Market Overview

Spyker Sues GM for $3 Billion Over Saab Bankruptcy

Dutch car manufacturer Spyker is suing General Motors (NYSE: GM) for $3 billion dollars. Spyker filed the complaint on behalf of its 100 percent Swedish subsidiary Saab. The company claims that GM purposely sent Saab into bankruptcy by blocking a deal with a Chinese car manufacturer.

Saab, which went bankrupt on December 19, 2011, claims that GM purposively sent it into bankruptcy through the unlawful action of avoiding competition with Saab in the Chinese market. According to Spyker, GM interfered with a deal between Saab, Spyker, and chinese investor Zhejiang Youngman Lotus Automobile. Through this deal, Saab would have been able to restructure and remain solvent. The $3 billion claims against GM is the amount that the deal would have been worth with Youngman.

Saab had been trying to work out deals with various Russian, Middle Eastern and Chinese investors in order to stay in business. GM, which is in a partnership with Chinese owned SAIC Motor Corp., blocked deals that Saab had with Pang Da Automobile Trade Co. and Zhejiang Youngman Lotus Automobile. The company blocked the deal by stating that it would stop supplying vehicles to Saab's new owners because it would be against shareholder interests. The chassis of most of Saabs models were GM's technology.

After Saab went bankrupt, it stopped manufacturing cars because it owed more than $2 billion in debt that was only backed by $500 million in assets. The company sold most of its assets to National Electric Vehicle Sweden, a company that is owned by Japanese and Chinese stakeholders.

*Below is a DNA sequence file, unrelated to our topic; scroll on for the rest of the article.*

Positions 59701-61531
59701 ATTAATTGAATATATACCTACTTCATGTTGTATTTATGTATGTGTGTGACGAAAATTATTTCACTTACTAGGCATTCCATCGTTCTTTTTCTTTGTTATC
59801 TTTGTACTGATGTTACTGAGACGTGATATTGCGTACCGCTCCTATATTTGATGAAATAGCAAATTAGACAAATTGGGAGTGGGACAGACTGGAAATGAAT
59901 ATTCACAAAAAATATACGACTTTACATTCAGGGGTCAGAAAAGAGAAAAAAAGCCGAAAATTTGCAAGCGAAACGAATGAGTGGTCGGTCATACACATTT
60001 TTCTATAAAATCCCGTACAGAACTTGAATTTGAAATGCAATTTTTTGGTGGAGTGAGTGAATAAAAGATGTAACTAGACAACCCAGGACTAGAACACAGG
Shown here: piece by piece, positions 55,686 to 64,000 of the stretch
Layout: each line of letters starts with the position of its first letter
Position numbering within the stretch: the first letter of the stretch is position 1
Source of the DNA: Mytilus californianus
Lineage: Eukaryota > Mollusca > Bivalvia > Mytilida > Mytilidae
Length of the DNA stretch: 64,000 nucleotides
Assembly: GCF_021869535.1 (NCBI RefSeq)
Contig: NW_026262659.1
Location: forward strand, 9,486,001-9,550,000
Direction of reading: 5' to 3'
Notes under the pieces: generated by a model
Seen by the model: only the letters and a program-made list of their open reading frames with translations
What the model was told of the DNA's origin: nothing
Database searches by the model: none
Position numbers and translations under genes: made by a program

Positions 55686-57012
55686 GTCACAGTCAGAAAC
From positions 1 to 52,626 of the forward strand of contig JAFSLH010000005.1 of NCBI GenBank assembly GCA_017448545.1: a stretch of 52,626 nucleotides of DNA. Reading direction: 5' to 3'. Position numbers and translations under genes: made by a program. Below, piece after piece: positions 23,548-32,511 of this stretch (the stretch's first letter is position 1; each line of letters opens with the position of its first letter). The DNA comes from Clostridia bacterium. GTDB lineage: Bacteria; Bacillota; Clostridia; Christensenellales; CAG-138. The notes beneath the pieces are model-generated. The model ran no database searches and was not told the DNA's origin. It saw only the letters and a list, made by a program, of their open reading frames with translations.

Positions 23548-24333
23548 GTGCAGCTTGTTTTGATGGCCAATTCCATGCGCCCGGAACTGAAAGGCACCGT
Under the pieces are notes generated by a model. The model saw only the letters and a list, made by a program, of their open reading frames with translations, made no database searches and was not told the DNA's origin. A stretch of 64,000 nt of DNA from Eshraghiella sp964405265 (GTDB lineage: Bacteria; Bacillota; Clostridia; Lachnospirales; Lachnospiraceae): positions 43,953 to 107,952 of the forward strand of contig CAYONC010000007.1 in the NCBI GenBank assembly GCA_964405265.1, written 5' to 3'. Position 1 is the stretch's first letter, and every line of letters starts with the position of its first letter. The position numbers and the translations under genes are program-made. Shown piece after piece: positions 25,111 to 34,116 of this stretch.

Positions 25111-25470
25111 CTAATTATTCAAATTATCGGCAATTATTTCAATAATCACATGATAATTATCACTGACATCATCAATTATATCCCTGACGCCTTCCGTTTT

Spyker's Chief Executive Officer Victor R. Muller said, “Ever since we were forced to file for Saab Automobile's bankruptcy in December of last year, we have worked relentlessly on the preparation for this lawsuit which seeks to compensate Spyker and Saab for the massive damages we have incurred as a result of GM's unlawful actions.”

Spyker is bearing the costs of the litigation because Saab is in receivership, thus unable to contribute. Spyker and Saab have entered into an agreement that if Spyker carries the cost of the case, Saab will give the company a substantial award it if the proceedings are successful.

Spyker has filed the case in the United States District Court of the Eastern District of Michigan. Spyker has the financial backing that is required for the lawsuit through an unnamed third party.

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